What are your views?

  17. I think you meant ‘now’ instead of ‘not’.

    Well, the distinction between you two is one of design. You first have to define what it is that a fence does, and then look to see if there are other ways to serve that purpose using a different design element instead of a dumb fence.

    In other words, is there a way to direct traffic into the building, while still maintaining security, through landscape elements?

    Is there a way to create a transition from the ‘physical realm’ to the ‘sacred place’ of the mosque without having to pass through a gated fence?

    The answer is of course you can. That’s design; Looking for the best solution to a given problem. What’s happening now is that so many ‘designers’ are simply avoiding the question by saying ‘FENCE!’ to every project. It’s lazy and ends up ruining the flow of our urban space.

  18. I’m not too sure, but I would think it’s linked to old traditions and/or religious beliefs in that homes need their privacy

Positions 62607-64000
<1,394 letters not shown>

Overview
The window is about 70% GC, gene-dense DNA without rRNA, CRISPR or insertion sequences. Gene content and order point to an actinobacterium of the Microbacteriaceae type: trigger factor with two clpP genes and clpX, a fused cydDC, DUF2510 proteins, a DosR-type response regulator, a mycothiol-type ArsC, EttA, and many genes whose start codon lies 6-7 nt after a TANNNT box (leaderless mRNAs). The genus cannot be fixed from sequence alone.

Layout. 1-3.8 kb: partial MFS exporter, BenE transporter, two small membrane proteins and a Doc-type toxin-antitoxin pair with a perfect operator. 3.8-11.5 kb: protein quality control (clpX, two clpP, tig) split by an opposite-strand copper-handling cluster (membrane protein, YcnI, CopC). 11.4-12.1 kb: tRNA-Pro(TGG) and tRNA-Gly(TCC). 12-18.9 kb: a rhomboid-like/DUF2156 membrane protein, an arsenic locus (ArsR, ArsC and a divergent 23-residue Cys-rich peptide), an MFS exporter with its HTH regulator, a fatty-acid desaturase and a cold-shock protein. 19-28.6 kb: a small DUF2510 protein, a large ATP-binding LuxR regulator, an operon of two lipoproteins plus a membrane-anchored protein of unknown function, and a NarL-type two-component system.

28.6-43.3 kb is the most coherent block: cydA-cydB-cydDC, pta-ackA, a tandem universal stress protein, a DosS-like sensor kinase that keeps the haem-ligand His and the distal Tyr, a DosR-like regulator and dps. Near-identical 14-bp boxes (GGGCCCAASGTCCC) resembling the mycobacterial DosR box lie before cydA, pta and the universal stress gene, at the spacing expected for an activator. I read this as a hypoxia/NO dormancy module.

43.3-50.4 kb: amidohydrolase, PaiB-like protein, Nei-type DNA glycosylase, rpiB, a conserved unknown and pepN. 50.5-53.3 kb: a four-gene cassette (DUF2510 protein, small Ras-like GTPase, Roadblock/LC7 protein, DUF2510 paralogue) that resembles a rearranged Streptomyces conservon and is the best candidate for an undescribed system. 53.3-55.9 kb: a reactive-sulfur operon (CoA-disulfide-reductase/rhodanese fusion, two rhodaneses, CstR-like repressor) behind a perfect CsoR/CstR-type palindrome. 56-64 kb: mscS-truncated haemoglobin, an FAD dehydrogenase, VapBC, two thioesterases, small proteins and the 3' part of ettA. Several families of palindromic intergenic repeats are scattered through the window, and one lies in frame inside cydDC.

I agree, I HATE most fences. I love how in the west they just have well kept pretty green lawns

  19. […] demolishing all the fences that surround public parks. I’ve asked for this a couple of times (here and here) and it seems their reason for removing them was mainly to stop people abusing the parks […]

Leave a Reply

Fill in your details below or click an icon to log in: Logo

You are commenting using your account. Log Out /  Change )

Google+ photo

You are commenting using your Google+ account. Log Out /  Change )

Twitter picture

You are commenting using your Twitter account. Log Out /  Change )

Facebook photo

You are commenting using your Facebook account. Log Out /  Change )

Connecting to %s


%d bloggers like this: